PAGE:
INFORMATION ON LITTLE FIRE ANTS ON OAHU AND MAUIPosted on May 2, 2014 in Main
- Town meeting scheduled by state senators Donovan Dela Cruz and Michelle Kidani on Monday, July 14 at 7 p.m. at Mililani Mauka Elementary School Cafeteria.
INFORMATIONAL MATERIAL ON LFA
LFA News Releases from HDOA
|June 27, 2014||Little Fire Ants Found in Mililani Neighborhood|
|Summary of survey conducted in Mililani Mauka|
|June 18, 2014||Small Infestation of LFA at Maui Hotel|
|May 15, 2014||Eradication Efforts Begin to Combat LFA in Waimanalo|
|May 2, 2014||Plan Developed to Eradicate Little Fire Ant Infestation in Waimanalo|
|Dec. 31, 2013||Stinging Ants Found on Plants Sold at Oahu and Maui Garden Shops|
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April 7, 2014
On March 27, 2014, a HDOA survey crew detected little fire ants in an area outside of two nurseries in Waimanalo. On April 3rd, a multi-agency response team conducted an extensive survey of the area to determine the extent of the infestation. About 1,000 samples were taken and logged by GPS. Analysis and mapping will take about one week. The survey was headed by HDOA and included staff from the U.S. Fish & Wildlife Service, Oahu Invasive Species Committee and the University of Hawaii.
At this time, the little fire ant is not established in any nurseries in Waimanalo to our knowledge. Repeated surveys inside the nurseries and on the nursery stock have not captured any little fire ants.
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Jan. 15, 2014
The Hawaii Department of Agriculture (HDOA) has confirmed that an invasive stinging ant called the Little Fire Ant (LFA) has spread from Hawaii Island to Oahu and Maui.
On Dec. 23, a customer at garden shop on Maui reported a suspicious ant to the Maui Invasive Species Committee (MISC), which sent the specimens to HDOA entomologists who confirmed the identification of LFA.
On Dec. 26, HDOA entomologists surveyed several nurseries and stores and found LFA infestations on hapuu (Hawaiian tree fern) at several garden shops on Oahu and at another Maui store. All infested hapuu were contained and the areas secured.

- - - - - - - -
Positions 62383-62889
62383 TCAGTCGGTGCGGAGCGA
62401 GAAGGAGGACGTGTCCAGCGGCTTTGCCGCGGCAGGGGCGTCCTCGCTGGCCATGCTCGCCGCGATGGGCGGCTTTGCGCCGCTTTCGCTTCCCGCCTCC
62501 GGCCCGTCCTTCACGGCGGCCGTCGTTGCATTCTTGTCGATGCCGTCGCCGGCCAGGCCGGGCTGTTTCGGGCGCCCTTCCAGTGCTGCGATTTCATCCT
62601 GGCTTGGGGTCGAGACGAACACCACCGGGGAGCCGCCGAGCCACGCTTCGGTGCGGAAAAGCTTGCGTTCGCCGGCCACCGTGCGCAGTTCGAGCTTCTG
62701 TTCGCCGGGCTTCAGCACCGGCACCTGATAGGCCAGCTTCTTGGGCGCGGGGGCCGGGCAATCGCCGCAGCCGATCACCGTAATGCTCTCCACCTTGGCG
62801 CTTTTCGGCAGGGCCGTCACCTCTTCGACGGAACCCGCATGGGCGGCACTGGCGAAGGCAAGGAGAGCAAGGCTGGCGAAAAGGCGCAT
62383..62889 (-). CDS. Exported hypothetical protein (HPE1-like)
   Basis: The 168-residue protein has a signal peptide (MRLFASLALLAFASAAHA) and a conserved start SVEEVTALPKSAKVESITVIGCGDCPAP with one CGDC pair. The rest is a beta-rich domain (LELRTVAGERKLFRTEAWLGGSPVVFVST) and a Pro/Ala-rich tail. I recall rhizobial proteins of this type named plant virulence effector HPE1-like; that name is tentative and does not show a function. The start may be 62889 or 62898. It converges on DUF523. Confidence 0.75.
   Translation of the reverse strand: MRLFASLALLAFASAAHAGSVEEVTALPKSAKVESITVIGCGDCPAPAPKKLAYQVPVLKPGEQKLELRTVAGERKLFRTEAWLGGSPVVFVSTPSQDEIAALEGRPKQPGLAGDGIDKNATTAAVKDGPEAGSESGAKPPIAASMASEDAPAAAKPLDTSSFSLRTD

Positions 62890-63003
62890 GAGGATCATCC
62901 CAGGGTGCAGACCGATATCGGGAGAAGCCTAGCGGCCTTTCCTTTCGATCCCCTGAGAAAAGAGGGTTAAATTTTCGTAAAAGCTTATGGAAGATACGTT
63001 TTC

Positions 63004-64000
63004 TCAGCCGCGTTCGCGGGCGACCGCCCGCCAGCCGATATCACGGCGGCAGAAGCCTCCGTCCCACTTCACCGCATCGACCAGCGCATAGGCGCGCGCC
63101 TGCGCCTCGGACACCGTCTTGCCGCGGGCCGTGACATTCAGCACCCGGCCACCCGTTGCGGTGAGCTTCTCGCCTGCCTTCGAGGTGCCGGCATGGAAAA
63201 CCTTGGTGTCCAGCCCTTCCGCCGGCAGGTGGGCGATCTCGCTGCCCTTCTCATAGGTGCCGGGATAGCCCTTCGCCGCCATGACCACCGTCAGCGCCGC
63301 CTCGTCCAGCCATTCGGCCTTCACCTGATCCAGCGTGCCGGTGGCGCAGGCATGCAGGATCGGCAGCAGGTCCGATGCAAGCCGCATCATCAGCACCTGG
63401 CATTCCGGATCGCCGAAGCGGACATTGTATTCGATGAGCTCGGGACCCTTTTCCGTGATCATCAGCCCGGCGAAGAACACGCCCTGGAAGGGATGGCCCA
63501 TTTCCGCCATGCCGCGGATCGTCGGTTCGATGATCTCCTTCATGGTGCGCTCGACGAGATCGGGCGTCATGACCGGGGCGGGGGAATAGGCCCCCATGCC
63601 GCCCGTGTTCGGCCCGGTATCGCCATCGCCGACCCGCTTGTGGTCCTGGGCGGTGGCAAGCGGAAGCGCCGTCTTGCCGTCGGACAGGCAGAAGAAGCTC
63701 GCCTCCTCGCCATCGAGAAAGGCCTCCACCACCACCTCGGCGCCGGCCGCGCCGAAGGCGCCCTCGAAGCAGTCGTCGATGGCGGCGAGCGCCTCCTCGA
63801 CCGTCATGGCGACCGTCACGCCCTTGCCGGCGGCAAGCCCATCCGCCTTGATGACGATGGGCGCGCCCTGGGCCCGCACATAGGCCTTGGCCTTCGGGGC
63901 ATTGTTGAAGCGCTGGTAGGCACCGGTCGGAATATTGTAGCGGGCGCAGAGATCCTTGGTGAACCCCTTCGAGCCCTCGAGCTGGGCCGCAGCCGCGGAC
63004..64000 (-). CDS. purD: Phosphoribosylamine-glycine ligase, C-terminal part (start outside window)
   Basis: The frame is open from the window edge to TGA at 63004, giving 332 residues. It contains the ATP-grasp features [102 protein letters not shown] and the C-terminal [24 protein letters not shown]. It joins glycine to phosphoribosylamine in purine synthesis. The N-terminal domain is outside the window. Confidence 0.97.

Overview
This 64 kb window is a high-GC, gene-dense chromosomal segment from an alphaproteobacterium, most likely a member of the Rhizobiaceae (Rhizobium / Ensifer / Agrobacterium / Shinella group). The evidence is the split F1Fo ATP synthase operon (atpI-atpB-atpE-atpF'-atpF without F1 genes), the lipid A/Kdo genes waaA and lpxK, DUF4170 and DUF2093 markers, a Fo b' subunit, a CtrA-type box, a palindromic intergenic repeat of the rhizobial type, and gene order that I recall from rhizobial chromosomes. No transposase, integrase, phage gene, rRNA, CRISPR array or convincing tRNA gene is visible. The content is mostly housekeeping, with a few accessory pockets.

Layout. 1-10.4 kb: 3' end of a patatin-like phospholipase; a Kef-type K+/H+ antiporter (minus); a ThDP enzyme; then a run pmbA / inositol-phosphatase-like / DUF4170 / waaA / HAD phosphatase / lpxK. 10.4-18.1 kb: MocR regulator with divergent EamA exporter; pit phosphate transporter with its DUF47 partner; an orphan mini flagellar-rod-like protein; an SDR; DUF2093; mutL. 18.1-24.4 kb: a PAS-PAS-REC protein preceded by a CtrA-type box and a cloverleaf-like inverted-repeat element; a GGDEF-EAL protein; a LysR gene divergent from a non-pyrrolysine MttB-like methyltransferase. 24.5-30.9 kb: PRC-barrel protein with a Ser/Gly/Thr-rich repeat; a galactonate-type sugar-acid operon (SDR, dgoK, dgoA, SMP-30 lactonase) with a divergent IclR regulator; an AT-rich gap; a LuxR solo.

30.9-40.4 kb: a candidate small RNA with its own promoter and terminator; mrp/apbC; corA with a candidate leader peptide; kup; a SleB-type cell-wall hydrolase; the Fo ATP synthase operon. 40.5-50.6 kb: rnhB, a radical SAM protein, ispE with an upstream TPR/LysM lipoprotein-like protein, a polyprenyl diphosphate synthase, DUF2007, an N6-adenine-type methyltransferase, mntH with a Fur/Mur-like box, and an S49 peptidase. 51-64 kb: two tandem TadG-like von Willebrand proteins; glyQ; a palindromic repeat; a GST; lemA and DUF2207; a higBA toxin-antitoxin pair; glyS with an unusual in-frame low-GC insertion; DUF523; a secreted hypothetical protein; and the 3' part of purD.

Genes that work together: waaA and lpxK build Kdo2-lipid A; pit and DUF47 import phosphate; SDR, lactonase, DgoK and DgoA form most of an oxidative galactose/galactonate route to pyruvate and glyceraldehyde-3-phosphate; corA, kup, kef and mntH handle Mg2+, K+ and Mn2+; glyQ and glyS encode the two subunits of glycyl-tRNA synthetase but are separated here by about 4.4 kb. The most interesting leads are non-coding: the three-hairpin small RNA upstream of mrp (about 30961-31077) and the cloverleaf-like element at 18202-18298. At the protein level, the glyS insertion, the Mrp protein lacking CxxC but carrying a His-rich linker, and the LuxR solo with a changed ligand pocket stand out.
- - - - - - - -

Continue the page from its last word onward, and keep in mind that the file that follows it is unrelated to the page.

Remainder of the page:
HDOA is asking the public’s help in surveying for LFA in their yards by using peanut butter bait sticks to attract LFA, then freezing the ants in a sealed plastic freezer bag for at least 24 hours and call HDOA’s Pest Hotline at 643-PEST (7378)
HDOA is advising those who recently purchased hapuu logs or planters to contain the logs by placing them in a plastic or garbage bag and seal it securely. They should contact their nearest HDOA office as soon as possible.
Maui – (808) 872-3848
Oahu – PEST HOTLINE – 643-PEST (7378). This is also a toll-free number for neighbor islands.
“It is important that those who have recently purchased hapuu which may be infested with little fire ants to help contain the infestation and contact us as soon as possible,” said Dr. Neil Reimer, administrator of HDOA’s Plant Industry Division. “Through past experience, we know we can contain an infestation if we find it in its early stages.”
Originally from South America, LFA is considered among the world’s worst invasive species.
LFA are tiny ants, measuring 1/16th inch long, are pale orange in color and move slowly. LFA move slowly, unlike the Tropical Fire Ant which is established in Hawaii, move quickly and are larger with a larger head in proportion to its body. LFA can produce painful stings and large red welts and may cause blindness in pets. They can build up very large colonies on the ground, in trees and other vegetation and completely overrun a property. They will also freely move into homes.
The first detection of LFA in Hawaii was in the Puna area in 1999. Surveys determined that LFA appeared to have been on the east side for several years prior to their initial detection and was widely distributed in Puna. Attention was then focused on controlling ant populations and preventing the spread to non-infested areas on the island and to other islands.
In October 2009, LFA was detected on a farm in Waihee, Maui. Eradication efforts at that site appear to have contained the infestation, which is being continually monitored. HDOA staff also trained Maui County employees, MISC and private pest control operators on Maui to assist in recognizing and reporting possible infestations on the island. MISC is also assisting HDOA in conducting surveys at high-risk areas on Maui.
OTHER RELATED LINKS:
News coverage on Infestation in Mililani Mauka
Hawaii News Now – April 2, 2014 - Infestation in Waimanalo
Honolulu Star-Advertiser – April 4, 2014 - State crews tackle coqui frog reports, little fire ants.